By: Chris deMatte
When someone is asking you "Which is your favorite picture?", you can easily answer with Imogen Cunningham‘s words: "The one I‘m going to take tomorrow." But when I was asked to share a picture that holds significant meaning to me, it was far more complicated to choose one...
Photo Credit: Chris deMatte
Last year, I was invited to photograph at the "Step Forward!" Festival in St. Petersburg, Russia. This is an international creative festival for children with disabilities, one of the largest worldwide. I spent four days making pictures of young artists during their repetitions, masterclasses and on the stages of various concert halls. All of them absolutely amazing and very talented. And all of them had a disability.
They were blind, deaf, were depending on a wheel chair, on crutches, had to be guided to their instruments by the conductor. Blind violin players, deaf dancers, a ballet group of children with Down's Syndrome, Rock‘n Roll dancers in wheel chairs... It was an amazing experience.
And then there was this boy. Seven or eight years old. Bright, lively, high spirited. Couldn't resist a piano, whenever he found one he at once sat down and started playing. And he liked to sing. He was full of music. And he is congenitally blind...
And this blind boy is sitting on the stage and is singing a song written by himself. The title: "Life is good."
One has to reassess his own priorities from time to time…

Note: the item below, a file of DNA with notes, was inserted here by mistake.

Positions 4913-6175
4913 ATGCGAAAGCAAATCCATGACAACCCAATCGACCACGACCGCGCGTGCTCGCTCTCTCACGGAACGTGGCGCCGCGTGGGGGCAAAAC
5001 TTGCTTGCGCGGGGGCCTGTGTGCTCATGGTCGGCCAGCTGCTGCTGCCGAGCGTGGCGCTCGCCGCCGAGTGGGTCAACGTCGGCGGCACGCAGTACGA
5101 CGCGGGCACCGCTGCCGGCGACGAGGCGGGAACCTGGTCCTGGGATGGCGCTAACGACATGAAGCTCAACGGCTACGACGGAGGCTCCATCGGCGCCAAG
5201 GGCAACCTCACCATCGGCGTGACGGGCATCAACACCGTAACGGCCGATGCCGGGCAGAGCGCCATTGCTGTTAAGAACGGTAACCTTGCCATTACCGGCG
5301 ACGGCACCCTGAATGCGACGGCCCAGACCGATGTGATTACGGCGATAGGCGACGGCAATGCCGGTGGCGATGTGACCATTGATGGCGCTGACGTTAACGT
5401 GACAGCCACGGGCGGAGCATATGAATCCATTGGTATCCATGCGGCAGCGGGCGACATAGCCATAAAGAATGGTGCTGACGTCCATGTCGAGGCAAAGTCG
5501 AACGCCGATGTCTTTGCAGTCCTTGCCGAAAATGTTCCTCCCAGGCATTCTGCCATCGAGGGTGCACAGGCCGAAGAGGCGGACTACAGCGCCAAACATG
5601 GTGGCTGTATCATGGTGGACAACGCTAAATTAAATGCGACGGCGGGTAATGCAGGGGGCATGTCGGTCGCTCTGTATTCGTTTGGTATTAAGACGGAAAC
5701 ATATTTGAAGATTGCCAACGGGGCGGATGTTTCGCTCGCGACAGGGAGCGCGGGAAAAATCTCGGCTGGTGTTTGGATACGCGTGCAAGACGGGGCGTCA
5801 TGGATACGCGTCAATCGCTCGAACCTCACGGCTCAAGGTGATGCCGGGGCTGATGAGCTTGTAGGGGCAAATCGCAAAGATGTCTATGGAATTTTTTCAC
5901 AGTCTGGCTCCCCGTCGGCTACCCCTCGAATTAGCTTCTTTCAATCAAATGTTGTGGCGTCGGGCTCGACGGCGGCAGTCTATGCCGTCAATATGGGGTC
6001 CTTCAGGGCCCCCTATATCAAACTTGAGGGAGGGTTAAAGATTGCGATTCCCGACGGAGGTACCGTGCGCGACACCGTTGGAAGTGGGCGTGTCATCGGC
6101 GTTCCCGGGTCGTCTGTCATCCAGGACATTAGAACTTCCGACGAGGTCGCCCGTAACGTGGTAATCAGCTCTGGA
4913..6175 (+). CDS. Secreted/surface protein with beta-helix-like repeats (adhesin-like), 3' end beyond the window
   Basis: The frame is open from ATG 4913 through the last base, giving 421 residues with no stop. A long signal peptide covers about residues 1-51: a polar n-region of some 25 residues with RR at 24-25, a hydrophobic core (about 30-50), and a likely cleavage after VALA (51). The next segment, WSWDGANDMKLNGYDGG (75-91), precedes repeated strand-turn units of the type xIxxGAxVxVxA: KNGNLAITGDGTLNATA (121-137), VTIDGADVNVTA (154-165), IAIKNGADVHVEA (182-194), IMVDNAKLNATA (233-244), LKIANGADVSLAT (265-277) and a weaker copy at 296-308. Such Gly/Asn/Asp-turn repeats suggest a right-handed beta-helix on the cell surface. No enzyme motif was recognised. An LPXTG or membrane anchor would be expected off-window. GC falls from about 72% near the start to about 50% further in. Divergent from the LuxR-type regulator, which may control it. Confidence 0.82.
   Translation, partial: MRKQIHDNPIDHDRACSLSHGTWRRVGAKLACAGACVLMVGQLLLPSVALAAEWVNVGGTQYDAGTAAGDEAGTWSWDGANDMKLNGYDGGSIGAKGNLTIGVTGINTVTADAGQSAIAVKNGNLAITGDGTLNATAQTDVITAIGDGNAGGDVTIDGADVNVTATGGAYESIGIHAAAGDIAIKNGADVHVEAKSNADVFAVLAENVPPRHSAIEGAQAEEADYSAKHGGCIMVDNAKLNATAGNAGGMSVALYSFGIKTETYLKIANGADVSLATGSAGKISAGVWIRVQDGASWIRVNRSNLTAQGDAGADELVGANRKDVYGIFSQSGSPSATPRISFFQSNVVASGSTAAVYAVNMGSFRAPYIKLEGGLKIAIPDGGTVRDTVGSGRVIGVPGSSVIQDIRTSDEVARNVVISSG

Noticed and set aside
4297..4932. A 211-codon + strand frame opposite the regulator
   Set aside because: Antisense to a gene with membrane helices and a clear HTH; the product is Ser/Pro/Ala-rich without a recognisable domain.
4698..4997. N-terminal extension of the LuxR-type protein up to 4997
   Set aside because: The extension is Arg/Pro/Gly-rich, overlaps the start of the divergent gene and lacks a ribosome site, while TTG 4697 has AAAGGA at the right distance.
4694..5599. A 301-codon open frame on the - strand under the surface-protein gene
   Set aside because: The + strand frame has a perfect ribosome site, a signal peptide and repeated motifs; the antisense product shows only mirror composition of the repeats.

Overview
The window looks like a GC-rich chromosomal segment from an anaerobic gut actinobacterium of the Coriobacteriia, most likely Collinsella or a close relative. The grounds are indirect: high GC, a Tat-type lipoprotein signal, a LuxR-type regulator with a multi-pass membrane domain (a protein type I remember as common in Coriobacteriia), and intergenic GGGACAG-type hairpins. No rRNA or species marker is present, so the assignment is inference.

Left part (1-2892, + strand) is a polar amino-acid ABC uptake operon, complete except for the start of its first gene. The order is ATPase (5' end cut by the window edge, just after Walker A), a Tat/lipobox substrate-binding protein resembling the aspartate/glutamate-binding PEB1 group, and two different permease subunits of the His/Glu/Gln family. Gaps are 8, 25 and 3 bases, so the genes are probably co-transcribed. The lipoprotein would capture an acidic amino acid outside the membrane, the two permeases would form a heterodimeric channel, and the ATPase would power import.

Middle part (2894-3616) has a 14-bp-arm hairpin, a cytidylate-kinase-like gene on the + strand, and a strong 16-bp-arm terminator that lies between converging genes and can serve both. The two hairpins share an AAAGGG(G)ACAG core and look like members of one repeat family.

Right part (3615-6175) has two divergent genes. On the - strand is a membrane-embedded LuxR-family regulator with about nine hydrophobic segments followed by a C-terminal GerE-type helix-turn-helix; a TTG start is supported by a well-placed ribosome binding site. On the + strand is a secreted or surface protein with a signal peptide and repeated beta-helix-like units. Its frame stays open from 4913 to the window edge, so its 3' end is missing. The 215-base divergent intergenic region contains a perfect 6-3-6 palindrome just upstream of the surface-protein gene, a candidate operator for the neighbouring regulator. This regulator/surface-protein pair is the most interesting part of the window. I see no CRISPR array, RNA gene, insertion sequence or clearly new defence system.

A photographer for 30 years now (got my degree in photography from the “Grafische“ in Vienne in 1984) but still faszinated by the possibilities this black boxes called “camera“ are giving you to catch the light and your imaginations...
For photographers, reviewing, editing and critiquing their own work can be one of the most difficult and mind wrenching parts of the job. Photographers understand everything about their pictures. And that often means that photographers may like a picture because of how hard it was to get the shot or because of what happened before or after the shot was taken.
We often like, or dislike, our work for reasons that go beyond what our viewers will ever know. Through this series of articles, photographers are sharing their stories behind what they feel are their most powerful pictures.
Visit the My Most Powerful Picture homepage to see more photos and stories.
To submit your most powerful picture, contact Picture Power.
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